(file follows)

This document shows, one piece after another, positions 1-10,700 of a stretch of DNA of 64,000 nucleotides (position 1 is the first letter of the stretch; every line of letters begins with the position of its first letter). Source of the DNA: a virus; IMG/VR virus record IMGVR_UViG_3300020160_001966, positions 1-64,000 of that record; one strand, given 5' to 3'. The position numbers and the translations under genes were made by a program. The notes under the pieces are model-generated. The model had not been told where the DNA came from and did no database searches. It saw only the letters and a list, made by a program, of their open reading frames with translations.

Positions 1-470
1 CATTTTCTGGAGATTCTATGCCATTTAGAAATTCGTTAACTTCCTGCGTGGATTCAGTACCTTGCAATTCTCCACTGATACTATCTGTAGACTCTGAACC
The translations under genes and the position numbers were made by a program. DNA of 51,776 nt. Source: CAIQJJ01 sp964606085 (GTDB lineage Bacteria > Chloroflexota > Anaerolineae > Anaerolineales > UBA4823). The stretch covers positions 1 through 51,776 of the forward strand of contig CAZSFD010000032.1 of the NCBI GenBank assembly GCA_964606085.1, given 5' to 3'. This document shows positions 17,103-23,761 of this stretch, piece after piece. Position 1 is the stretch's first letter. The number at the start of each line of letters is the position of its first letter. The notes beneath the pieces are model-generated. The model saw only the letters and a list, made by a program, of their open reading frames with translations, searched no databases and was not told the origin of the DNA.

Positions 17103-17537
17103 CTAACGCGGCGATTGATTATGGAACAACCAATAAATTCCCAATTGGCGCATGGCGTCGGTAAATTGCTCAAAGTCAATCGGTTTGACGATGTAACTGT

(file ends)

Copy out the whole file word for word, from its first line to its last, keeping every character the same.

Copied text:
This document shows, one piece after another, positions 1-10,700 of a stretch of DNA of 64,000 nucleotides (position 1 is the first letter of the stretch; every line of letters begins with the position of its first letter). Source of the DNA: a virus; IMG/VR virus record IMGVR_UViG_3300020160_001966, positions 1-64,000 of that record; one strand, given 5' to 3'. The position numbers and the translations under genes were made by a program. The notes under the pieces are model-generated. The model had not been told where the DNA came from and did no database searches. It saw only the letters and a list, made by a program, of their open reading frames with translations.

Positions 1-470
1 CATTTTCTGGAGATTCTATGCCATTTAGAAATTCGTTAACTTCCTGCGTGGATTCAGTACCTTGCAATTCTCCACTGATACTATCTGTAGACTCTGAACC
The translations under genes and the position numbers were made by a program. DNA of 51,776 nt. Source: CAIQJJ01 sp964606085 (GTDB lineage Bacteria > Chloroflexota > Anaerolineae > Anaerolineales > UBA4823). The stretch covers positions 1 through 51,776 of the forward strand of contig CAZSFD010000032.1 of the NCBI GenBank assembly GCA_964606085.1, given 5' to 3'. This document shows positions 17,103-23,761 of this stretch, piece after piece. Position 1 is the stretch's first letter. The number at the start of each line of letters is the position of its first letter. The notes beneath the pieces are model-generated. The model saw only the letters and a list, made by a program, of their open reading frames with translations, searched no databases and was not told the origin of the DNA.

Positions 17103-17537
17103 CTAACGCGGCGATTGATTATGGAACAACCAATAAATTCCCAATTGGCGCATGGCGTCGGTAAATTGCTCAAAGTCAATCGGTTTGACGATGTAACTGT